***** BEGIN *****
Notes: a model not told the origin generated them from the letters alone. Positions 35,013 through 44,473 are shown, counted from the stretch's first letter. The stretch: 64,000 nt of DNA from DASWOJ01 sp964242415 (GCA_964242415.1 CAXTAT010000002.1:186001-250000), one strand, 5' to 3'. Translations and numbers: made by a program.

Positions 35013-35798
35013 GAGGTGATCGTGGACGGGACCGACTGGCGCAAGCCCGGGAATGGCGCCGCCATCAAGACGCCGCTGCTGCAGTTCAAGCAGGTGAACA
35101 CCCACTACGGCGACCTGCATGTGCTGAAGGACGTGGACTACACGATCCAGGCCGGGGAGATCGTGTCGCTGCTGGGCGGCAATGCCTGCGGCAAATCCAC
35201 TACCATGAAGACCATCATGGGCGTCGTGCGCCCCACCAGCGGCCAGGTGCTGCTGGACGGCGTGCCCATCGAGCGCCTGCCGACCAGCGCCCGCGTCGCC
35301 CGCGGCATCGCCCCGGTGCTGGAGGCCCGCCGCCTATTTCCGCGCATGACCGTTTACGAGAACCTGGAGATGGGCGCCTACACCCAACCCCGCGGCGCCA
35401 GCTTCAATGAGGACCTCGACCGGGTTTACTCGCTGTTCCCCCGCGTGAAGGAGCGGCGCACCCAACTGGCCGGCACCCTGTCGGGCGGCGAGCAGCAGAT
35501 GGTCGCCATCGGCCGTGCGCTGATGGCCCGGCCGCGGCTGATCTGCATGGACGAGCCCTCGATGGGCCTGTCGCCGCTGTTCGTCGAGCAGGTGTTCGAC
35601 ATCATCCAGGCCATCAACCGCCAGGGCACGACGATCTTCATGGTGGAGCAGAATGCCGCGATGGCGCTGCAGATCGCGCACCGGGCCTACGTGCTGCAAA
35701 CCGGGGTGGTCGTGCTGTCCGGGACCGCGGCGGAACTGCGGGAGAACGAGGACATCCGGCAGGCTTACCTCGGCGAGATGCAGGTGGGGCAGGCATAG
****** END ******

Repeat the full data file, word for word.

Notes: a model not told the origin generated them from the letters alone. Positions 35,013 through 44,473 are shown, counted from the stretch's first letter. The stretch: 64,000 nt of DNA from DASWOJ01 sp964242415 (GCA_964242415.1 CAXTAT010000002.1:186001-250000), one strand, 5' to 3'. Translations and numbers: made by a program.

Positions 35013-35798
35013 GAGGTGATCGTGGACGGGACCGACTGGCGCAAGCCCGGGAATGGCGCCGCCATCAAGACGCCGCTGCTGCAGTTCAAGCAGGTGAACA
35101 CCCACTACGGCGACCTGCATGTGCTGAAGGACGTGGACTACACGATCCAGGCCGGGGAGATCGTGTCGCTGCTGGGCGGCAATGCCTGCGGCAAATCCAC
35201 TACCATGAAGACCATCATGGGCGTCGTGCGCCCCACCAGCGGCCAGGTGCTGCTGGACGGCGTGCCCATCGAGCGCCTGCCGACCAGCGCCCGCGTCGCC
35301 CGCGGCATCGCCCCGGTGCTGGAGGCCCGCCGCCTATTTCCGCGCATGACCGTTTACGAGAACCTGGAGATGGGCGCCTACACCCAACCCCGCGGCGCCA
35401 GCTTCAATGAGGACCTCGACCGGGTTTACTCGCTGTTCCCCCGCGTGAAGGAGCGGCGCACCCAACTGGCCGGCACCCTGTCGGGCGGCGAGCAGCAGAT
35501 GGTCGCCATCGGCCGTGCGCTGATGGCCCGGCCGCGGCTGATCTGCATGGACGAGCCCTCGATGGGCCTGTCGCCGCTGTTCGTCGAGCAGGTGTTCGAC
35601 ATCATCCAGGCCATCAACCGCCAGGGCACGACGATCTTCATGGTGGAGCAGAATGCCGCGATGGCGCTGCAGATCGCGCACCGGGCCTACGTGCTGCAAA
35701 CCGGGGTGGTCGTGCTGTCCGGGACCGCGGCGGAACTGCGGGAGAACGAGGACATCCGGCAGGCTTACCTCGGCGAGATGCAGGTGGGGCAGGCATAG